Front Page Titles (by Subject) TO JAMES LLOYD. - The Works of John Adams, vol. 10 (Letters 1811-1825, Indexes)
The Online Library of Liberty
A project of Liberty Fund, Inc.
Search this Title:
TO JAMES LLOYD. - John Adams, The Works of John Adams, vol. 10 (Letters 1811-1825, Indexes) 
The Works of John Adams, Second President of the United States: with a Life of the Author, Notes and Illustrations, by his Grandson Charles Francis Adams (Boston: Little, Brown and Co., 1856). 10 volumes. Vol. 10.
Part of: The Works of John Adams, 10 vols.
About Liberty Fund:
Liberty Fund, Inc. is a private, educational foundation established to encourage the study of the ideal of a society of free and responsible individuals.
The text is in the public domain.
Fair use statement:
This material is put online to further the educational goals of Liberty Fund, Inc. Unless otherwise stated in the Copyright Information section above, this material may be used freely for educational and academic purposes. It may not be used in any way for profit.
TO JAMES LLOYD.
Quincy, 11 February, 1815.
We are ignorant, as you intimate, of one another. We are ignorant of our own nation; we are ignorant of the geography, the laws, customs, and manners and habits of our own country. Massachusetts, as knowing as any State in the Union, is deplorably ignorant of her sister States, and, what is more to be lamented still, she is ignorant of herself. She is composed of two nations, if not three. One party reads the newspapers and pamphlets of its own church, and interdicts all writings of the opposite complexion. The other party condemns all such as heresy, and will not read or suffer to be read, as far as its influence extends, any thing but its own libels. “The avenue to the public ear is shut” in Massachusetts, as Mr. Randolph says it is in Virginia. With us, the press is under a virtual imprimatur, to such a degree, that I do not believe I could get these letters to you printed in a newspaper in Boston. Each party is deliberately and studiously kept in ignorance of the other. Have naked truth and honest candor a fair hearing or impartial reading in this or any other country? Have not narrow bigotry, the most envious malignity, the most base, vulgar, sordid, fishwoman scurrility, and the most palpable lies, a plenary indulgence, and an unbounded licentiousness? If there is ever to be an amelioration of the condition of mankind, philosophers, theologians, legislators, politicians and moralists will find that the regulation of the press is the most difficult, dangerous, and important problem they have to resolve. Mankind cannot now be governed without it, nor at present with it. Instead of a consolation, it is an aggravation to know that this kind of ignorance is not peculiar to Massachusetts. It is universal. It runs through every State in the Union. It is at least as prevalent in New York, Pennsylvania, and Virginia, as in Massachusetts. Parties in politics, like sects in religion, will not read, indeed they are not permitted by their leaders to read, any thing against their own creed, nor indeed to converse with any but their own club. The Bible is forbidden to the vulgar by all parties.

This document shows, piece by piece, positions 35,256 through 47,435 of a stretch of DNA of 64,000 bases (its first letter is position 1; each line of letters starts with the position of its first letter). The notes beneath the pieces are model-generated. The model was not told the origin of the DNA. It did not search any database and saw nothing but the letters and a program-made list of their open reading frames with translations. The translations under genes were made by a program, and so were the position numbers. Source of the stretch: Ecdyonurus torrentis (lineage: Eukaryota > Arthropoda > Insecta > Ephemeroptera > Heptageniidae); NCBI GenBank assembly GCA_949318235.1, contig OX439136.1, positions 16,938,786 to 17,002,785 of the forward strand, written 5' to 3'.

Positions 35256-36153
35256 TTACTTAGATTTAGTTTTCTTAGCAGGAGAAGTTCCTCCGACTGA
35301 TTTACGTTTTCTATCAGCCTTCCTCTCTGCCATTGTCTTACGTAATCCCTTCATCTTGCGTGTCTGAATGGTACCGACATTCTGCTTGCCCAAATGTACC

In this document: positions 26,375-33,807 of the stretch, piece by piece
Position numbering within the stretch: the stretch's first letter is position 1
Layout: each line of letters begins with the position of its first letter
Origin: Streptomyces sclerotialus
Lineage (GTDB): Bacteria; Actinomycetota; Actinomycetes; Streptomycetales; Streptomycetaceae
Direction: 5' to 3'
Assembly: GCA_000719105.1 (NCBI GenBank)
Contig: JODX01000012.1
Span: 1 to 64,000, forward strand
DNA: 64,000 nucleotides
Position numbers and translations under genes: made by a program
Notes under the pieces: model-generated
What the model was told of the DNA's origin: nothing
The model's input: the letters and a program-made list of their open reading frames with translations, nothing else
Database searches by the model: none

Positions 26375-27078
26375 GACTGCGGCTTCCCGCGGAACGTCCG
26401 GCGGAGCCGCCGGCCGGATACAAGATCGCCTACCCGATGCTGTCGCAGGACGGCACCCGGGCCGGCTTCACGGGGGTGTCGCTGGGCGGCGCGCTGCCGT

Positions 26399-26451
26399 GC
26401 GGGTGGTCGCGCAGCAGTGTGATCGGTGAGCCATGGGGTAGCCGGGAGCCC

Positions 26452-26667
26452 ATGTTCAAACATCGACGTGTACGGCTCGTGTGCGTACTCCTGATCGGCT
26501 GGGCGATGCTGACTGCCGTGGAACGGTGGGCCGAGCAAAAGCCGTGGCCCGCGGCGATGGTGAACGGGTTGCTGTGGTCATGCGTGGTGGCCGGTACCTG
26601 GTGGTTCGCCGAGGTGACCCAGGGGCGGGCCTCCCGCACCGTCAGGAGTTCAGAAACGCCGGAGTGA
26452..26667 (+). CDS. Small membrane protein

Let me give an example. Coming down from the Senate chamber, when I was Vice-President, a hawker, at the bottom of the stairs presented to me an octavo volume. Turning to the title-page, I found it was the “American Remembrancer,” written by Callender. I knew nothing of the book or its author, gave the pedlar his price, and pocketed the book. Turning over the leaves at home, I found it full of the grossest lies and calumnies against Washington, against myself, and the whole government. I pointed to passages, but the gentlemen of the ruling party would take no notice of them. “They were below contempt.” New England is ignorant of this book, but it was circulated in the middle and southern States, and believed as an oracle. No measures were taken to counteract an engine that contributed so essentially to the final prevalence of the southern over the northern interests. “The Prospect before Us” appeared afterwards, but no measures were taken as an antidote to that poison. Not only was ignorance permitted to remain, but error and falsehood to run and be glorified.